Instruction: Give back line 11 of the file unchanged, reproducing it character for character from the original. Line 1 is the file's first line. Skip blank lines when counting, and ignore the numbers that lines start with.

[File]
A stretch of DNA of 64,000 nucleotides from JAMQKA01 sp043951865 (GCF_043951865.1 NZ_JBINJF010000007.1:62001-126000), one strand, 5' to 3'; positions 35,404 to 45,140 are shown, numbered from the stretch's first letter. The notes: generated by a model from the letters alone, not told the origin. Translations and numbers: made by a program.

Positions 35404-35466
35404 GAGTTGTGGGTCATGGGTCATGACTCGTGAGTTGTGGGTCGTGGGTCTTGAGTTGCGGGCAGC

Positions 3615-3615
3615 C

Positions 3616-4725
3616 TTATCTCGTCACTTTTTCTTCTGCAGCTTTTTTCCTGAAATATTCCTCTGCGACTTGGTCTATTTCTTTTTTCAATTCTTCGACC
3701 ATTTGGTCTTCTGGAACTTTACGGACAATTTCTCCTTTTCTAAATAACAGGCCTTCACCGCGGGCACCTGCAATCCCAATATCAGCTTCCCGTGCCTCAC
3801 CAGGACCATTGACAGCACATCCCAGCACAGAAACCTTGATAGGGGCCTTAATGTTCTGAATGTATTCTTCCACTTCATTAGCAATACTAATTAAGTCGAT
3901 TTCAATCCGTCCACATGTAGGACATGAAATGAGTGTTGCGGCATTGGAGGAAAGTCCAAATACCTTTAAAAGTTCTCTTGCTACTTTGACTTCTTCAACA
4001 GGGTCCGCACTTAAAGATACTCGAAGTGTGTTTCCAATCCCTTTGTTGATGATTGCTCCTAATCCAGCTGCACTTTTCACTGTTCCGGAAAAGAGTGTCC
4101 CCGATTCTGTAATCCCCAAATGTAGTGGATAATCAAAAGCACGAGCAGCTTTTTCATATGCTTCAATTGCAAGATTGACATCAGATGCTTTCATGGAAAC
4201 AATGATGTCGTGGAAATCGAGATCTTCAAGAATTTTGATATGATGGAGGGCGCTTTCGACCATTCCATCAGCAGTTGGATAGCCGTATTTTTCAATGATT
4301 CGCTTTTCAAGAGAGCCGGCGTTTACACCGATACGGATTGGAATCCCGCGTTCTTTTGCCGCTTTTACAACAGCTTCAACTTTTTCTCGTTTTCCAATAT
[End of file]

4001 GGGTCCGCACTTAAAGATACTCGAAGTGTGTTTCCAATCCCTTTGTTGATGATTGCTCCTAATCCAGCTGCACTTTTCACTGTTCCGGAAAAGAGTGTCC